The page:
- Title: ITALY: Euthanasia film "Bella Addormentata" debuts in Venice
- Date: 6th September 2012
- Summary: VENICE LIDO, ITALY (SEPTEMBER 6, 2012) (REUTERS) (SOUNDBITE) (Italian) DIRECTOR MARCO BELLOCCHIO SAYING: "I wanted to show a sense of the state of the nation of Italy at the time and I sought to tell what happened in those days. All of Italy had a stance, everyone had taken sides, in one way or another." VENICE LIDO, ITALY (SEPTEMBER 5, 2012) (REUTERS) BELLOCCHIO AND CAST MEMBERS OUTSIDE VENICE CASINO AHEAD OF NEWS CONFERENCE AND PHOTOCALL CAST MEMBER MICHELE RIONDINO, ALBA ROHRWACHER AND MAYA SANSA WALKING OVER TO FANS TO SIGN AUTOGRAPHS VARIOUS OF SANSA SIGNING AUTOGRAPHS ACTOR GIAN MARCO TOGNAZZI SIGNING AUTOGRAPHS NEAR SANSA AND RIONDINO PHOTOGRAPHERS CAST LEAVING ACTRESS ISABELLE HUPPERT SIGNING AUTOGRAPHS ACTOR TONI SERVILLO POSING FOR PHOTOS WITH FAN BELLOCCHIO AND CAST MEMBERS ENTERING BUILDING VENICE LIDO, ITALY (SEPTEMBER 6, 2012) (REUTERS) (SOUNDBITE) (Italian) DIRECTOR MARCO BELLOCCHIO SAYING: "He is a very discreet man, a person I have much admiration for. Before I started writing the screenplay I felt the need to ask him, to tell him that I wanted to do something different but basing on those days. He was readily available and told me that I should do what I wanted. There is a respect between us."
- Embargoed: 21st September 2012 13:00
- Location: Italy
- Country: Italy
- Reuters ID: LVA6KMAU8VG9N7MXQY6XH2JRREES
- Story Text: A 2009 right-to-die case that deeply split public opinion in Catholic Italy is at the centre of a new film exploring the themes of euthanasia, suicide and religious faith that is vying for top prize at the Venice festival.
"Bella Addormentata", which translates as Sleeping Beauty, is set in the final days of Eluana Englaro, a 38-year old woman who had been in a coma since a car crash 17 years earlier and became a household name in Italy when her father decided to suspend artificial nutrition.
Mixing real TV footage and fictional characters, director Marco Bellocchio recreates the heated debate that surrounded Englaro's death.
"I wanted to show a sense of the state of the nation of Italy at the time and I sought to tell what happened in those days. All of Italy had a stance, everyone had taken sides, in one way or another," Bellocchio said.
Outside the clinic where she was hospitalised, pro-life activists clashed with euthanasia supporters; inside parliament, lawmakers traded insults as then Prime Minister Silvio Berlusconi tried to ram through a bill that would have forced doctors to resume feeding her through a tube.
Englaro died as senators discussed the bill in a late-night session.
Against that backdrop, the film's four main characters offer their diverse and conflicting points of view on end-of-life and free will issues and the moral dilemmas they raise.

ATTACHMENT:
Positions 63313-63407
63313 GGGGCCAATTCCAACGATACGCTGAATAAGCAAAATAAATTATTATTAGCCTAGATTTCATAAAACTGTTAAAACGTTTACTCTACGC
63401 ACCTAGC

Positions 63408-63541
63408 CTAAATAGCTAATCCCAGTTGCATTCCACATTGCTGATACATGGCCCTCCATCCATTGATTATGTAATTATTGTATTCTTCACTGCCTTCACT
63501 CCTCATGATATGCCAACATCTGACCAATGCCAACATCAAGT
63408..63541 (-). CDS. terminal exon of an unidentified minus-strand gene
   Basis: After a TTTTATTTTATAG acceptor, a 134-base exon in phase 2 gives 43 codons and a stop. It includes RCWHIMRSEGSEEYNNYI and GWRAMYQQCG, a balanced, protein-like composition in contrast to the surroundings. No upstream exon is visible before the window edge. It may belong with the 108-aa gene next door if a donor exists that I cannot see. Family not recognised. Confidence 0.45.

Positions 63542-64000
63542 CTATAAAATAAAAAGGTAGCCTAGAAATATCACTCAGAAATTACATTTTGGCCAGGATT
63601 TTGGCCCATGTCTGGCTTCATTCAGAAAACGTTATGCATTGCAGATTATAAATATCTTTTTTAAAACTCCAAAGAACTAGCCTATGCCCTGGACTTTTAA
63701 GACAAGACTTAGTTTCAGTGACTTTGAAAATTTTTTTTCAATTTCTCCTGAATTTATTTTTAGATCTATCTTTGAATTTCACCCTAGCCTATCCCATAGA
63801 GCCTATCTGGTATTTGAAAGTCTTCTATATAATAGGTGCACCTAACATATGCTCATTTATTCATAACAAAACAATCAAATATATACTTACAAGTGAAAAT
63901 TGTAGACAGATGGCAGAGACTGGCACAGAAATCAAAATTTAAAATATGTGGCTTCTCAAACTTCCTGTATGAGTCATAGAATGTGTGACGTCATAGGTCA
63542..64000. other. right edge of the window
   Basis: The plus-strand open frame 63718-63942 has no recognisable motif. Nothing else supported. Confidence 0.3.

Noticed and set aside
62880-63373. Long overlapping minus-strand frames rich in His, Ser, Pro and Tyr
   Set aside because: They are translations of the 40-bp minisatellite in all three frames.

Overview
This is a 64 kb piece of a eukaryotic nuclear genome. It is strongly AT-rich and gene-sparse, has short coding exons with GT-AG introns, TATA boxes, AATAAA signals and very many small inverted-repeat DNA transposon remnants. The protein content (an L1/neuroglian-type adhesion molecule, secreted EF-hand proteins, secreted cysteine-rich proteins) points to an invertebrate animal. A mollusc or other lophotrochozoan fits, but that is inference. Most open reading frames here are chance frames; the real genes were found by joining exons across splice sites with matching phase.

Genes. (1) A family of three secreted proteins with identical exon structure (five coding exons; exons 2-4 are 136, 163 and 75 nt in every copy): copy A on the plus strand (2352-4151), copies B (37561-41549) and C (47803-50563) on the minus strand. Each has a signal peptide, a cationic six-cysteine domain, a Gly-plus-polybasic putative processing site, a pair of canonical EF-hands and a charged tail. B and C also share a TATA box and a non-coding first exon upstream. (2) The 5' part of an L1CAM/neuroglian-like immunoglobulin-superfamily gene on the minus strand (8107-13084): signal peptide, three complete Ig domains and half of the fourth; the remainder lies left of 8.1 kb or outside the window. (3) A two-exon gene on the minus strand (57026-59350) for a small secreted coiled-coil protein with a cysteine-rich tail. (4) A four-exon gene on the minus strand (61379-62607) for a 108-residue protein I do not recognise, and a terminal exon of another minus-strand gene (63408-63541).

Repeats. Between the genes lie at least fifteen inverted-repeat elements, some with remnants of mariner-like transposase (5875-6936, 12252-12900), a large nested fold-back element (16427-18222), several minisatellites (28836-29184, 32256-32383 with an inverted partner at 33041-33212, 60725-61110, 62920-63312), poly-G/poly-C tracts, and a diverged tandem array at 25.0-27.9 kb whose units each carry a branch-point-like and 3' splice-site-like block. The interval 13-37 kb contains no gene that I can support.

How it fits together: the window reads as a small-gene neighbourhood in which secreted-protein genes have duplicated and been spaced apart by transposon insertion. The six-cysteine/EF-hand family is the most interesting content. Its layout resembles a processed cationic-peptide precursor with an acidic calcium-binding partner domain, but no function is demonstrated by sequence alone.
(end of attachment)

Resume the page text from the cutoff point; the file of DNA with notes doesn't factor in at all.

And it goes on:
While the film is clearly more sympathetic towards secular opinions, Bellocchio said he had deliberately avoided taking a firm stance by giving voice to a variety of perspectives.
He said he had spoken about the film with Eluana's father, Beppino Englaro, who battled his way through Italian courts for a decade to have her feeding tube removed, becoming a symbol for right-to-die advocates.
"He is a very discreet man, a person I have much admiration for. Before I started writing the screenplay I felt the need to ask him, to tell him that I wanted to do something different but basing on those days. He was readily available and told me that I should do what I wanted. There is a respect between us," Bellocchio said, adding that he was meeting Englaro, who has seen the film, the next day.
Veteran Italian actor Toni Servillo plays a senator from Berlusconi's centre-right party torn between political loyalty and personal convictions, and also struggling to find common ground with his daughter, a Catholic pro-life activist.
Isabelle Huppert is cast as the Divine Mother, a famous actress who turns to religion in the hope of reawakening her own daughter from a vegetative state. And a drug-addict sees her attempts to take her own life repeatedly thwarted by a young doctor.
"The movie really raises the issues and make really people think what would I do? Because even...well, it's all about having the freedom of doing something but freedom is not the ultimate answer because what do you do with this freedom, you know? It's one thing to have the freedom in theory but in practise, what do you do if you are given the freedom to do it, do you actually do it?" Huppert said.
Bella Addormentata is one of three Italian titles in the main competition at the Venice festival, whichon Saturday (September 8).
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